Meaningless, says the Teacher(dave)
I had a guy recently talk to me about the key to amassing wealth. It wasn't a get-rich-quick scheme, it was a careful, informed, patient way to build up your assets over time, so that you will one day not have to work, and can live the lifestyle you want. Building an empire, some call it.
And there's nothing wrong with wanting to be financially secure. This is sound advice. But the more he talked about it, the more troubled I became. This guy (who is a Christian, by the way) going on and on about how he wants to get to the point where he never has to work again. He kept using comparisions between "the rich" and "the poor", and kept speaking with great disdain for the "rat race", intimating that only fools would want to stay in the middle class.
I asked him, "So what's the point of all this?"
"Well, to not have to work again, for one thing."
"So you work for thirty or so years at this method, stocks and all, and then you're rich?"
"The guy who wrote the book was a millionaire by 46!"
"So what if he had died when he was 43?"
My friend looked like a puppy who'd just been flicked in the nose. He blinked for a second. "What do you mean?"
"He works with this solid plan in mind to be rich by this age, and after that to live a life doing what he wants, but dies before he reaches it. Then what does he have?"
"I don't think you understand, Dave."
"No, I understand, and all these techniques sound solid. Like you said, it's common sense. What I'm getting at is, if you can't use any of this money, what's the point?"
"I must not be explaining it right. You see..."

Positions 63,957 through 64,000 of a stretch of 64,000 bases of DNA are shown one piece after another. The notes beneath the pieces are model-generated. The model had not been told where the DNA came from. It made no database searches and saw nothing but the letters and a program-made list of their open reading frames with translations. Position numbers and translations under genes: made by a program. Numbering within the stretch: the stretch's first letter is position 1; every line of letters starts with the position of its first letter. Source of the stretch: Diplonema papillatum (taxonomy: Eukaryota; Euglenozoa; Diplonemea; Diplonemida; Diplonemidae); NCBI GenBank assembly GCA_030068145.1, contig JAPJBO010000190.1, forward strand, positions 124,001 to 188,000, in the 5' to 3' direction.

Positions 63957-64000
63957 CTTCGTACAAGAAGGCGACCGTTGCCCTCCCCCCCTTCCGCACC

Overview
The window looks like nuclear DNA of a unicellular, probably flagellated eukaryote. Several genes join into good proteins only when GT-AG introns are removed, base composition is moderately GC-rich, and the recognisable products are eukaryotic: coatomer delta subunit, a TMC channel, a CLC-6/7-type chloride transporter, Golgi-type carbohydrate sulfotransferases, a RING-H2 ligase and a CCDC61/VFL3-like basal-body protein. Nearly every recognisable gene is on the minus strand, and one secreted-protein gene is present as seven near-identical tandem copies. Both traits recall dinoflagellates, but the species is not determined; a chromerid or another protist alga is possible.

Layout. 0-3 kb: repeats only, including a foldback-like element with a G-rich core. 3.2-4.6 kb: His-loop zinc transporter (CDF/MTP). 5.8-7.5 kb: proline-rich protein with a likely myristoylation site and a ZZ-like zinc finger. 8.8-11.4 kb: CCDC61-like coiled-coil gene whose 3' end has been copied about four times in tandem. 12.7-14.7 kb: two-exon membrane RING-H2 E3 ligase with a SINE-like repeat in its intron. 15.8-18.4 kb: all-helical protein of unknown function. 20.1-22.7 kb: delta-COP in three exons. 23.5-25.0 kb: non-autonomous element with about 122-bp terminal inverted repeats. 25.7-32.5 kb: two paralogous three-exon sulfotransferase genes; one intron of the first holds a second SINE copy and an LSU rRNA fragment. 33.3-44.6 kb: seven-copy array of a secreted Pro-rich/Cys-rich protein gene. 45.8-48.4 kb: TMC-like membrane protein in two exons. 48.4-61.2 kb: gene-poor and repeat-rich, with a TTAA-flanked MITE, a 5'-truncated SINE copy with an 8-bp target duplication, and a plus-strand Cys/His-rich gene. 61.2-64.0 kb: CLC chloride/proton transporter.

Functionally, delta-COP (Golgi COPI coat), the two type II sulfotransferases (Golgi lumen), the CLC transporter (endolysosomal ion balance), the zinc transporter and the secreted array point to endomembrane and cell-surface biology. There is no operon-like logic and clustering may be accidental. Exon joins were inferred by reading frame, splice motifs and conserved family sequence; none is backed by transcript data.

And round and round we went. For about 30 minutes. Ugh. In the end, I promised to read the book and give it back to him. Which I will this weekend. But all the time, in my mind I heard a voice. The voice of the Teacher. (Not the really big "T" kids, not the Divine Teacher, just the uppercase Old Testament "Teacher".) And the Teacher said one word: "Meaningless."
After talking with my friend, I went back that night and read Ecclesiastes. All of it. Have you ever sat down and read all of Ecclesiastes in one sitting? Do so. It'll blow your mind. Because first of all, it doesn't really seem like it's a Bible book. It seems so pessimistic from the outside. But that's why you have to read it all the way through. And when you do, you'll see a few themes:
1) Everything we're taught to value by society, school, even family, is meaningless. A chasing after the wind. Riches, fame, pleasure, power, laughter, comfort, entertainment. Nothing. Dust. Meaningless. Because we'll all die.
2) There is no justice in this life. Good people suffer, evil people reign. Fools succeed, wise people fail. No justice *in this life*. Justice is after death.
3) There is only one way to be happy. One. Eat, drink, find pleasure in a good day's work. Then you call sleep satisfied. If you are married, enjoy life with your mate, all the meaningless days of your life. This is your lot in life.
4) In the end, there is only one course for a man to find true fulfillment: Fear God, keep his commands. That's it.
There you go, the Cliff's Notes for Ecclesiastes. But like I tell all my students, if you only use Cliff's Notes to study, the best you can hope for is a 70. You have to read the book to do better.
So read the book, kids. Read all the book, really. But I like Ecclesiastes. It's a trip.
I'll read the money book, because I promised to do so. And I'm sure there will be ideas in there that I will find useful, and will incorporate. But really kids, and some days I would deny saying this, I know that i can live my entire life making less that six figures, and still be totally satisfied and happy. Riches are a burden (that's also in the Book). I just want to find something fulfilling that I can make a difference in the world by doing. And I don't think that being rich is necessarily part of that. I guess that's why I was an English major.